The final offering of the evening was Balanchine’s resplendent Symphony in C, dating back to 1947, when it was originally called Le Palais de Cristal and choreographed for the Paris Opéra. This ballet is a veritable joy ride through the Balanchine technique, a thrillingly regal display of musicality and athleticism. And who better (along with Stacy Caddell), than the paragon of Balanchine technique and style, Merrill Ashley, to stage this gem.
Composed by a youthful Georges Bizet, the music consists of four movements, each movement danced by a different pair of principals and accompanied by the corps. The vivacious score, conducted again by Ormsby Wilkins, propels the dancing. In the first movement a lovely Stella Abrera was masterfully partnered by Eric Tamm. In the second movement adagio with its exotic flavor, Veronika Part, despite her skills, was too controlled to achieve the abandon necessary to convey sensuality. In the third movement, Kajiya danced lyrically with an airborne Daniil Simkin who, with his wide grin and effortless technique, impressed. The fourth movement showed off the clarity of Sarah Lane’s dancing, partnered by Sascha Radetsky, whose dancing drove the ballet to its joyous conclusion.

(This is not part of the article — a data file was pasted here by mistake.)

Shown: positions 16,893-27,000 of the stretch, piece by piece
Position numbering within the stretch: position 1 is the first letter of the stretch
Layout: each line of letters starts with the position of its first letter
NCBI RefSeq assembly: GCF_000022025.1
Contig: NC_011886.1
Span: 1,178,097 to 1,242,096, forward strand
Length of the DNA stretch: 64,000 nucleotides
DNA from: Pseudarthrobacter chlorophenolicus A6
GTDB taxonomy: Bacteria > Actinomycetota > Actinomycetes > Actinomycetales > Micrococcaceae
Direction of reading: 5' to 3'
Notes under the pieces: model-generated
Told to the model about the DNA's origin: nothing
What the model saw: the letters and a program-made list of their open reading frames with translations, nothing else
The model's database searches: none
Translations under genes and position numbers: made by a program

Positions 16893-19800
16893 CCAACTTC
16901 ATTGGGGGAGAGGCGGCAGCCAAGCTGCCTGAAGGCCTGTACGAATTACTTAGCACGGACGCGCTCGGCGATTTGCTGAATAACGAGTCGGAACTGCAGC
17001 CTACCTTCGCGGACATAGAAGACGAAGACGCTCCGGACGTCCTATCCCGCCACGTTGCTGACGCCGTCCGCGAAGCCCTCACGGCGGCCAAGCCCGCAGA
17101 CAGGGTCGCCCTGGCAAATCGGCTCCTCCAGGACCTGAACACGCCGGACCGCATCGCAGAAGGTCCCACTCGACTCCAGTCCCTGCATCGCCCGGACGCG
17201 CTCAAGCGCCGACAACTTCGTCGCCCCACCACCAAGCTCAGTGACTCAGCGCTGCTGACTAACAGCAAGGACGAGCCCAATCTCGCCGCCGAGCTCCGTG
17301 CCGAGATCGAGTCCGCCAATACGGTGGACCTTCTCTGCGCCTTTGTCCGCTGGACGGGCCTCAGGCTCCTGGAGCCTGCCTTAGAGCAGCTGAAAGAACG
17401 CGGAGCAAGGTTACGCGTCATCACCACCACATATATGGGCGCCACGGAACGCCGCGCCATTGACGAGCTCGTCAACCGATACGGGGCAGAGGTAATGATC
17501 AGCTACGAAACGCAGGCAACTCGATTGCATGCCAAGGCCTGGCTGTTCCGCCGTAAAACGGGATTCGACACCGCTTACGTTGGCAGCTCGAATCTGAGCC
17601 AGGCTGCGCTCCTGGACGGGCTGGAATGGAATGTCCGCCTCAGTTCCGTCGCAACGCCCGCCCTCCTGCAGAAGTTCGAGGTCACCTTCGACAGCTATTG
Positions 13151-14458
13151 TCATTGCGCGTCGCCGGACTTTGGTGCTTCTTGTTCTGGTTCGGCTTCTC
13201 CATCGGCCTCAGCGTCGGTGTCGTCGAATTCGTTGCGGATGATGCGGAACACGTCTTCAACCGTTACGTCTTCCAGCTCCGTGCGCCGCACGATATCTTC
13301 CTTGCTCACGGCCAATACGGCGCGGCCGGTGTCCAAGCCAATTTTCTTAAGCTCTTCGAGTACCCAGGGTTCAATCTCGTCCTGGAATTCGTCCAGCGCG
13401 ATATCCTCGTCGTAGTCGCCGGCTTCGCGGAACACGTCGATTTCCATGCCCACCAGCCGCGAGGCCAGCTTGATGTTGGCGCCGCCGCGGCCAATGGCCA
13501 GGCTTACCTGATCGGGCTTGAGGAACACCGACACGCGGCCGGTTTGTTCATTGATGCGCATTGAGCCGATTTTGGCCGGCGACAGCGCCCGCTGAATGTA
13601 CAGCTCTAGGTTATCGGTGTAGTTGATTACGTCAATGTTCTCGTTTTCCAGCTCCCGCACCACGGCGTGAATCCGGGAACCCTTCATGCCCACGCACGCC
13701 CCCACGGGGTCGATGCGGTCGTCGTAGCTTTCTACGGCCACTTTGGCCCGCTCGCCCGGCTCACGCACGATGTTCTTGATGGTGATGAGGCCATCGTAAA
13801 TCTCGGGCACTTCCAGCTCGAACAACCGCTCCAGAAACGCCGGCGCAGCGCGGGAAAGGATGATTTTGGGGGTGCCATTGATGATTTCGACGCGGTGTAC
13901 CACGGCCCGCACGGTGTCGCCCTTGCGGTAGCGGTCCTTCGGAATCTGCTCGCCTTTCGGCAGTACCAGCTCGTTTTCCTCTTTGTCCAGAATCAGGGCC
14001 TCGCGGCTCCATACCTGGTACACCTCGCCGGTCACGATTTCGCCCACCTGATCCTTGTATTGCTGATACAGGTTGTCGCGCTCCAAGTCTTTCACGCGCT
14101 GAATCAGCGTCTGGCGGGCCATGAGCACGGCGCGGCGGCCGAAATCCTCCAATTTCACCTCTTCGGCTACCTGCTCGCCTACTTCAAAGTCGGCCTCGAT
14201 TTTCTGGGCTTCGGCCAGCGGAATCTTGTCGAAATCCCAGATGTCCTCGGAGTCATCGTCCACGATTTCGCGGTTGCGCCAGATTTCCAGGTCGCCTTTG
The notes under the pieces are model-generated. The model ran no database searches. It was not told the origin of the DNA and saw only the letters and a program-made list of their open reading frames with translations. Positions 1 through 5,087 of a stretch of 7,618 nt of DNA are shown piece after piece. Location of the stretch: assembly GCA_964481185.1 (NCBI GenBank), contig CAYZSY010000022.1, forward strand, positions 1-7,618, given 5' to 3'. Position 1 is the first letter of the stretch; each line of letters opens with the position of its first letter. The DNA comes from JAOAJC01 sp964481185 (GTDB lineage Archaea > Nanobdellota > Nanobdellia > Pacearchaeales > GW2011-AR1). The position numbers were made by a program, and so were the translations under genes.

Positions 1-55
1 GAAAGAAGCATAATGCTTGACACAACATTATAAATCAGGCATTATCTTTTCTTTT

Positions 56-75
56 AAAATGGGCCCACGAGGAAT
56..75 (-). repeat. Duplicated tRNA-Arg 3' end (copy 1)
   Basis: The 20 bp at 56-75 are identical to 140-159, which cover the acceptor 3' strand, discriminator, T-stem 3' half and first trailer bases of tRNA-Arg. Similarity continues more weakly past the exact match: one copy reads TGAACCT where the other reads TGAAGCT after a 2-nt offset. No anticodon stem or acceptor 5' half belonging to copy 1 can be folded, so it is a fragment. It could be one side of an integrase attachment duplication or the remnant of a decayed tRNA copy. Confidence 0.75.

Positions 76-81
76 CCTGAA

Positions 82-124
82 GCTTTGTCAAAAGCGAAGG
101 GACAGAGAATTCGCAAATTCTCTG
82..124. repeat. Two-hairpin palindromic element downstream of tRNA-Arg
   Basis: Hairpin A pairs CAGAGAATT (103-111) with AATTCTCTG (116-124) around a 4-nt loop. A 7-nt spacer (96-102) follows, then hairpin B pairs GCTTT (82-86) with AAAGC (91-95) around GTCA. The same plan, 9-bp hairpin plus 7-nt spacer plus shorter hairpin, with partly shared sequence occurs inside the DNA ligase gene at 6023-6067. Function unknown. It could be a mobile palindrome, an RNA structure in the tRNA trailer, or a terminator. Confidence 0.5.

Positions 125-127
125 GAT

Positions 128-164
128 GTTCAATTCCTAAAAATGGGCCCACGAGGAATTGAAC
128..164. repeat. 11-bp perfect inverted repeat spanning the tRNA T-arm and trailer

It’s interesting to contemplate the Russian roots of both Ratmansky and Balanchine. The former brings with him the fascinating flavor of Soviet-era Russia laced with Chekhovian humor; the later brings us the imperial Russia of snow-laden forests, glowing with the purity of a painting by Malevitch.
American Ballet Theatre continues its Los Angeles engagement with performances of Le Corsaire through Sunday.
Photos courtesy of American Ballet Theatre.
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To read more dance and music reviews by Jane Rosenberg click HERE.
Jane Rosenberg is the author and illustrator of DANCE ME A STORY: Twelve Tales of the Classic Ballets. Jane is also the author and illustrator of SING ME A STORY: The Metropolitan Opera’s Book of Opera Stories for Children.